Long live the female king, Real Eyez | Music | Halifax, Nova Scotia | THE COAST

Long live the female king, Real Eyez

The Halifax rapper has her sights set on world domination.

"It started in junior high," explains Halifax rapper and singer RealEyez (AKA Erin Dorrington). "They'd always say, 'You're too real for your own good,' you know? I'm very outspoken and I'd rather tell people the truth." 

And the truth is—RealEyez has big dreams. Along with starting an independent label, Confiscated Records, she will release her second album, The Female King, in early August. It follows up last February's Who I Am

But this is just the beginning. Her wide, almond-shaped eyes dance from green to blue to grey as they catch the light and sparkle with depth. "People would always ask me if these are my real eyes," she says. "Yes, they are." 

Born in Halifax and raised in Truro, Dorrington's passion for performance began in junior high with a community talent show. "I sang Michael Jackson's 'We Are Not Alone' and it was a shock to the whole community," she says. "Even my mom didn't know I could sing like that." Soon, cousins and friends in the neighbourhood told her she should start rapping seriously. 

But her life was filled with challenges, and Dorrington was forced to reconcile the real parts of life with her potential. 

"I was diagnosed with bipolar disorder and ADHD," she says hurriedly. "I went through some things in my life. And I think I learned everything the hard way." She mentions that her stepfather was physically abusive so she left home at 14. Now 25, she's able to reflect on her experiences and use them for positive change. 

"I had a lot of built-up anger, but when I got away from that negativity, I was able to see the world for what it was," she says. "I'm glad my mom let me go. The person I am today is because of her and she's my biggest inspiration."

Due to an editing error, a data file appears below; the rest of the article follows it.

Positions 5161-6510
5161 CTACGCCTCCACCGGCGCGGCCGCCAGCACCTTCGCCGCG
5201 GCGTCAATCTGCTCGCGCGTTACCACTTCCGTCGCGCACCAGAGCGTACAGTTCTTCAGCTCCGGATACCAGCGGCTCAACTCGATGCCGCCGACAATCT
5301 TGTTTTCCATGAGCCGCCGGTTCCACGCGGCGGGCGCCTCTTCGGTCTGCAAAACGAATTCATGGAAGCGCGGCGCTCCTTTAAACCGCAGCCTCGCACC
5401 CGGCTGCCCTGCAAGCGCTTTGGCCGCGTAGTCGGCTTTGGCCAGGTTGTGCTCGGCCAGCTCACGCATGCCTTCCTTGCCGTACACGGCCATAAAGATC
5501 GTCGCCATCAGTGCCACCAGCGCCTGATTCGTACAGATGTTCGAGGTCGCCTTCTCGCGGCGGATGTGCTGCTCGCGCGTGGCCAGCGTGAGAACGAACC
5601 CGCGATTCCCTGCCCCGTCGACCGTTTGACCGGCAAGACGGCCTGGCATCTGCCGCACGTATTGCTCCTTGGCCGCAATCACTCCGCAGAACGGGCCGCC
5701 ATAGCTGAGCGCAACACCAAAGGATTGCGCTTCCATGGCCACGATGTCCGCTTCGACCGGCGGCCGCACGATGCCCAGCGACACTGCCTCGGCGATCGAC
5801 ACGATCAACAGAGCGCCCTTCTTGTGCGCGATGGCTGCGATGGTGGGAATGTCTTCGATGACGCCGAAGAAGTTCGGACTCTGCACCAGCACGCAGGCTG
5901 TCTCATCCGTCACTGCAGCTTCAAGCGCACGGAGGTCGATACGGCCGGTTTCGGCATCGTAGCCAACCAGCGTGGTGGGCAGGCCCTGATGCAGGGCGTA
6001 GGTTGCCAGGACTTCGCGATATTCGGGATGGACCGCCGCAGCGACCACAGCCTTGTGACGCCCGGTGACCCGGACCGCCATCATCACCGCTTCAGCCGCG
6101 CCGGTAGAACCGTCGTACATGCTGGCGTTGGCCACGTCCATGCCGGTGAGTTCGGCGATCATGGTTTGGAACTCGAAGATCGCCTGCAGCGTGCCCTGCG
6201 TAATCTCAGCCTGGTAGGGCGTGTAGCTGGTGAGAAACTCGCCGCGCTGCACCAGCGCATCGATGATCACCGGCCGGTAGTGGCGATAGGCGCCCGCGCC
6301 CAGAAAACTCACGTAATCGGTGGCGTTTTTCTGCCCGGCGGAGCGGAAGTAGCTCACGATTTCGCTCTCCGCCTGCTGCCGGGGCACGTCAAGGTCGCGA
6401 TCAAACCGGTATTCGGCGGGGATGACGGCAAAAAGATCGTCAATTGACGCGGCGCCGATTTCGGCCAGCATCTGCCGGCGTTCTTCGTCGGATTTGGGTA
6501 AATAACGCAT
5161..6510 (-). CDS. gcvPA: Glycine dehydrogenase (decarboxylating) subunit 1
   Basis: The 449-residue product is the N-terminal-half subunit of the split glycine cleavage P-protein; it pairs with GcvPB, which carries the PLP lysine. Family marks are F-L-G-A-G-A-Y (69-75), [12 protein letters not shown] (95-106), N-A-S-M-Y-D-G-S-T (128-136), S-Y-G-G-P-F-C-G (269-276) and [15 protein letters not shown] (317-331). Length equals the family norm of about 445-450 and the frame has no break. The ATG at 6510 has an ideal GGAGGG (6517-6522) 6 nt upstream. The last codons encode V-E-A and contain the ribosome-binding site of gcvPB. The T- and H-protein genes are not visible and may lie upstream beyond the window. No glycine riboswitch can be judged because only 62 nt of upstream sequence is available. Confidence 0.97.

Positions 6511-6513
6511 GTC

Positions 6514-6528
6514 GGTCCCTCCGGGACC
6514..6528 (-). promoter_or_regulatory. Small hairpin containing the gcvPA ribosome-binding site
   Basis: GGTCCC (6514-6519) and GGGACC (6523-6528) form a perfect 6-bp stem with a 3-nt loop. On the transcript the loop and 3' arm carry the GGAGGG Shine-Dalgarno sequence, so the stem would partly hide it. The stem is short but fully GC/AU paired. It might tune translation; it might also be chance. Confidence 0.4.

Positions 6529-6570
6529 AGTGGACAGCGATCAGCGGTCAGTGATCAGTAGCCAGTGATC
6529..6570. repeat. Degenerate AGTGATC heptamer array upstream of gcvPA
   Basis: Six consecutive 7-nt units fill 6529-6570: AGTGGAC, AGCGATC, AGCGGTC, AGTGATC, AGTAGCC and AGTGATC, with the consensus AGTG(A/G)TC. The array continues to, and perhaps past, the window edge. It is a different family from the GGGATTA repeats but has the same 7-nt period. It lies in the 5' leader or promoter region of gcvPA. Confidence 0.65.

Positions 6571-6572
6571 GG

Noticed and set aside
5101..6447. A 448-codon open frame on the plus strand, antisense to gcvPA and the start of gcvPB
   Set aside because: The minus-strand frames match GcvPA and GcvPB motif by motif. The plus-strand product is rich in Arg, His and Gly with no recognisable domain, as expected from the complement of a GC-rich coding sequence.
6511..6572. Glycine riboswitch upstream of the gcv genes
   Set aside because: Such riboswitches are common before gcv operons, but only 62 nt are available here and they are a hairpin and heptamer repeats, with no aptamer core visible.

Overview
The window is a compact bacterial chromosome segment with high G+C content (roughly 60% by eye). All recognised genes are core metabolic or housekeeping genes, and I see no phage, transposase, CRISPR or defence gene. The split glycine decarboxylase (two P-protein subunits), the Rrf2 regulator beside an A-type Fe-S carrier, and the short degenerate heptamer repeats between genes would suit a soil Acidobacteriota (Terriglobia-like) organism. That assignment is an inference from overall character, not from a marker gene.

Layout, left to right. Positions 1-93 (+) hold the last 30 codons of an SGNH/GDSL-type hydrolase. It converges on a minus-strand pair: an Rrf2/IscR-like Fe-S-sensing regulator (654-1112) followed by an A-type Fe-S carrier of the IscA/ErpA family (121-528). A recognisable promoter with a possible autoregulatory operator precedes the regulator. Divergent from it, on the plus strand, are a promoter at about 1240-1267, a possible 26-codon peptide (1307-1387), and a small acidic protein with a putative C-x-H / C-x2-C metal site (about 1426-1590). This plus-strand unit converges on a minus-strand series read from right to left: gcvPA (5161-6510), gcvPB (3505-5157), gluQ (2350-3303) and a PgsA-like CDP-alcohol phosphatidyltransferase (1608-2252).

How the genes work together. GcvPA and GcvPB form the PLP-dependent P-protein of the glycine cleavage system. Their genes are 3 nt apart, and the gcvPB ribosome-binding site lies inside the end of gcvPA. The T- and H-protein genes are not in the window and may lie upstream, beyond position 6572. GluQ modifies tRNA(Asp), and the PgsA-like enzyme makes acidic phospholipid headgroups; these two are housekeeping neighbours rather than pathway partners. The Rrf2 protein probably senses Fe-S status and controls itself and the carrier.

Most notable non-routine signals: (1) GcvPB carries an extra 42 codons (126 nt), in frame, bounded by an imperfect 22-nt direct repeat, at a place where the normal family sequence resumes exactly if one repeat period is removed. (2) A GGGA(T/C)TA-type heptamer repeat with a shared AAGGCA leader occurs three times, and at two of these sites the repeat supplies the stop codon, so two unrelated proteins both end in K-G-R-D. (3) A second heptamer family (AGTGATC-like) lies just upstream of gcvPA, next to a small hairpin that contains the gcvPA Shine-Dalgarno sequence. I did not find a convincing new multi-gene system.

Dorrington went to Ontario, first stop Toronto. "I learned everything early. I tried stripping for a month, I got locked up, I got kidnapped. I'm on an assault charge now for pushing someone," she says. "So I do mean everything. I know I'm not perfect. But I don't want anybody else to have to go through those things. I have grown so much as a person and now I want to help." 

And she does. Dorrington spends most of her time volunteering with youth—especially girls—in Halifax. She has also worked with the Halifax Rebel Girl Rock Camp and NSCC Recording Arts students, and she graduated from the Centre for Entrepreneurship and Education Development's Second Chance program four years ago. She's now a speaker and mentor in that program. At Centreline Studios in Uniacke Square, Dorrington is a program coordinator with her manager and best friend, Kayla Borden.

"The studio is the place to be. The energy there is through the roof," says Dorrington. "There's nowhere else for the kids to really go and hang, so they're always there." Some days, the unit's three storeys are full of children working on music, playing instruments and helping with the GotAVoice radio broadcasts. "It's cool to teach kids because they teach other people and so on," she says.

"And I love seeing the progress. I can see the confidence going up in these girls all the time. It helps me just as much. Some of them are starting to rap and sing, too, and they even formed a dance team as my back-up dancers." Dorrington takes great pride in being a positive role model in her immediate community. But she knows that music can go further. She knows that music has the ability to impact the world.